- only a young man would have been able to say it ("Black Power"). And only someone who was forged in a crucible outside the United States. It is very important to remember that Stokely, like Marcus Garvey, is West Indian and therefore his relationship to the deep South and all those highways was a very different one, profoundly different one. I admire Stokely very much, but his frame of reference from his childhood was not Georgia or Harlem, it's someplace else. He had another sense of identity which allowed him to say, as Martin Luther King could not and as Malcolm X had to say in another way, that if we don't have power, we can't change anything. That's a very good, logical statement coming from the West indies, and a very powerful statement coming from the deep South…It is very important that Stokely said it but what was even more important was the convulsion in the white American breast because he really put his finger on the root of the problem. They ain't never gonna give us anything. Such people never do give. They have to be menaced into doing it. They won't set us free until we have the power to free ourselves. That was the importance of it. What one has made of it is something else, on both sides of what we call the racial fence. The dues that Stokely had to pay behind it were extraordinary because it really got to the heart of the American problem, which is, who owns the banks? I'll put it another way. When the kids were marching down in the South, the North was vividly in sympathy with them. We knew that if it ever got to the North, the same Northern liberals, who praised all those kids on the highway and sent down all that money, would do the same thing in New York as was being done in Birmingham. And the same thing happened, except in New York, the enemy is in the bank. When the kids sat down in the bank, the very same policemen, for the very same reasons, did the very same things. That is when the movement changed. When Martin Luther King went to Chicago, they threw eggs at him and said we don't want dreams, we want jobs. ..The importance of what Stokely said, and the importance of what's been happening in the last ten years is that people in the street from Birmingham to New York, especially their children, have learned to understand the nature of the American hoax.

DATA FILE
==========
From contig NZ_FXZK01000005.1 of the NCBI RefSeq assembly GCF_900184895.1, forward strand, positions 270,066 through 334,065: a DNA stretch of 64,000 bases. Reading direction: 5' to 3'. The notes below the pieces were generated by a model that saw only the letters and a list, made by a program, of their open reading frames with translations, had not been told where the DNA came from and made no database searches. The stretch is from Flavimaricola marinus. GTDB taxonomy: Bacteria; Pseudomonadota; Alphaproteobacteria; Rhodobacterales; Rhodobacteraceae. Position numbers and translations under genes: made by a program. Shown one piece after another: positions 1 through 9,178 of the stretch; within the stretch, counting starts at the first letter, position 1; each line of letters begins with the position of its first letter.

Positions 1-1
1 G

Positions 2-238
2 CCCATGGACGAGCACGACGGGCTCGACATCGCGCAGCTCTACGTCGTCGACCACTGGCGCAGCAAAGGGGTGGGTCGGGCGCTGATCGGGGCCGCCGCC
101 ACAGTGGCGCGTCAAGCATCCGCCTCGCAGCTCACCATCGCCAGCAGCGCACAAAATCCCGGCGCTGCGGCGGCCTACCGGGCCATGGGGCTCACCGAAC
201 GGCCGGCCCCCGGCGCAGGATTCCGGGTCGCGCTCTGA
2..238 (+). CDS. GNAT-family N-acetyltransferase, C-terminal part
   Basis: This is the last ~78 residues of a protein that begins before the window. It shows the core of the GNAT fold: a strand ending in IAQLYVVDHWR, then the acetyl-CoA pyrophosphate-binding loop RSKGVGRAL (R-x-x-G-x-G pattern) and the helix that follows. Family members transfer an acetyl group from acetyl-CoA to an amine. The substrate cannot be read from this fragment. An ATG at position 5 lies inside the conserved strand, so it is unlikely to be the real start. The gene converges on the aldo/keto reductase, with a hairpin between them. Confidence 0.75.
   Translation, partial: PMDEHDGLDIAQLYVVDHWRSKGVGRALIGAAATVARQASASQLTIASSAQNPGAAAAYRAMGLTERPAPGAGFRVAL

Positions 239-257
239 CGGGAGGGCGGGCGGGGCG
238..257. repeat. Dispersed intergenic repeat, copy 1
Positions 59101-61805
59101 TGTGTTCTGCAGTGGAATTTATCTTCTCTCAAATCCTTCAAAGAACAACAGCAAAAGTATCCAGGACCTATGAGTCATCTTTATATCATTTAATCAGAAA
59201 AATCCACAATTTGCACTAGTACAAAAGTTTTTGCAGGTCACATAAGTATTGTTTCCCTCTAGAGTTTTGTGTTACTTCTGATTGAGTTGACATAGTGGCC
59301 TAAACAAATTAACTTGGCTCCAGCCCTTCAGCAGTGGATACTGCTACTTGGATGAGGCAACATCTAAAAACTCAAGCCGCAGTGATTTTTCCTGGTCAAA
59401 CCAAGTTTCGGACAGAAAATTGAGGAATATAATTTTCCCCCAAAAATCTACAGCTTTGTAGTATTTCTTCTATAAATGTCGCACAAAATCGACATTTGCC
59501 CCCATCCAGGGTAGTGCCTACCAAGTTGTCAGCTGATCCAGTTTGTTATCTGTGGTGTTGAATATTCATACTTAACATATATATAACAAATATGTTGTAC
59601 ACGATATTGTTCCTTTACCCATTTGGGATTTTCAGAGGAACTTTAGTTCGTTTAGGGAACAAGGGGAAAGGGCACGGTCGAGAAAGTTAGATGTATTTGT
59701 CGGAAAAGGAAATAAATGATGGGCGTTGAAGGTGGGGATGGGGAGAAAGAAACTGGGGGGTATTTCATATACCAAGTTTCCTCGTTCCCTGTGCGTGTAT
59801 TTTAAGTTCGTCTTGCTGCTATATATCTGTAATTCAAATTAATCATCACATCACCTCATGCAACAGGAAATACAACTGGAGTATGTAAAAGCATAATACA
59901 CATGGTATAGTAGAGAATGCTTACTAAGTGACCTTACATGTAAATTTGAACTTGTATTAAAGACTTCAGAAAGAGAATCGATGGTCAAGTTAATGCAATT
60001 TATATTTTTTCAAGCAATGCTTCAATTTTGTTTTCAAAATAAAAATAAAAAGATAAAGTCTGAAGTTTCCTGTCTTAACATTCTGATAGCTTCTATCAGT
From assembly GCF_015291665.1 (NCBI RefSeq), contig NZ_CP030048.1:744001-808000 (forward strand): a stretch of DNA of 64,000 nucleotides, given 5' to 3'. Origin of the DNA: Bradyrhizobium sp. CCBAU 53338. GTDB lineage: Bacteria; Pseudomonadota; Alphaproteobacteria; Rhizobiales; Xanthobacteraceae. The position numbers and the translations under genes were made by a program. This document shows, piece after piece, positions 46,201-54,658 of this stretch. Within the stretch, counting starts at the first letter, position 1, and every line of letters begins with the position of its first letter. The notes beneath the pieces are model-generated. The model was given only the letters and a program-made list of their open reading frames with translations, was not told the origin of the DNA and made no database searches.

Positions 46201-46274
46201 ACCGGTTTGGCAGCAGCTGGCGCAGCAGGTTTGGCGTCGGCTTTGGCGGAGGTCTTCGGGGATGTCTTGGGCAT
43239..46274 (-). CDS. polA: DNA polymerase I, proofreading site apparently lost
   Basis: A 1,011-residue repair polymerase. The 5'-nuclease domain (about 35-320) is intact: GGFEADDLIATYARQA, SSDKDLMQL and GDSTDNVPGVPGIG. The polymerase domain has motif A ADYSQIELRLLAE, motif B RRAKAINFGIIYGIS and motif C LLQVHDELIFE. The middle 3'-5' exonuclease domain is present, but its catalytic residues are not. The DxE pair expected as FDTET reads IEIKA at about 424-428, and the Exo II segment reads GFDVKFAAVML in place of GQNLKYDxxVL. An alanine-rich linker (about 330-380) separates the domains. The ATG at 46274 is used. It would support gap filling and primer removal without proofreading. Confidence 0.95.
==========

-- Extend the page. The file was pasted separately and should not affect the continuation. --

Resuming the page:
- 1973 interview in Conversations with James Baldwin edited by Louis H. Pratt and Fred L. Standley (1989)
- The civil rights movement's biggest drawback is that they don't have a group that pays its own way. They don't have a membership group. This is the kind of power that is needed. Malcolm X was an organizer, but Stokely Carmichael is entirely different. I don't see any building. The approach that Malcolm X used was the house meeting. He was doing those things that we know pay: being patient and just accumulating, committing people and so forth. He's gone, but his spirit continues.
- Cesar Chavez 1971 interview, anthologized in An Organizer’s Tale (2008)
- Marcus Garvey, Elijah Muhammad, Malcolm X, Martin Luther King, Stokely Carmichael, Amiri Baraka and other black male leaders have righteously supported patriarchy. They have all argued that it is absolutely necessary for black men to relegate black women to a subordinate position both in the political sphere and in home life.
- bell hooks, Ain't I a Woman (1981)
- As Kwame Ture often said: "We need each other. We have to have each other for our survival." Take this admonition seriously. We should use the occasion of the indictment announcement to gather and to continue to build power together. This is how we will win.
- Mariame Kaba, We Do This Til We Free Us (2021)
- Jan Goodman vividly remembers January 4, 1965, the day the U.S. House of Representatives was to vote on a resolution to "unseat" the Mississippi delegation. In addition to presenting the depositions, the MFDP had brought six hundred Black Mississippians to lobby on Capitol Hill. "We had one of the most beautiful demonstrations of all. A silent vigil on the day of the vote to unseat. It was led by Stokely Carmichael in his early days-this was slightly before full-blown Black Power, probably around six months. They had this very peaceful, nonviolent demonstration in the tunnels of Congress. It was really incredible to watch. When the congressmen, and they were all men, came through, they had to go through a phalanx of two lines of Black groups who were totally, totally silent. And just glaring at them. It was quite dramatic and quite terrific."
- Debra L. Schultz Going South: Jewish Women in the Civil Rights Movement (2002)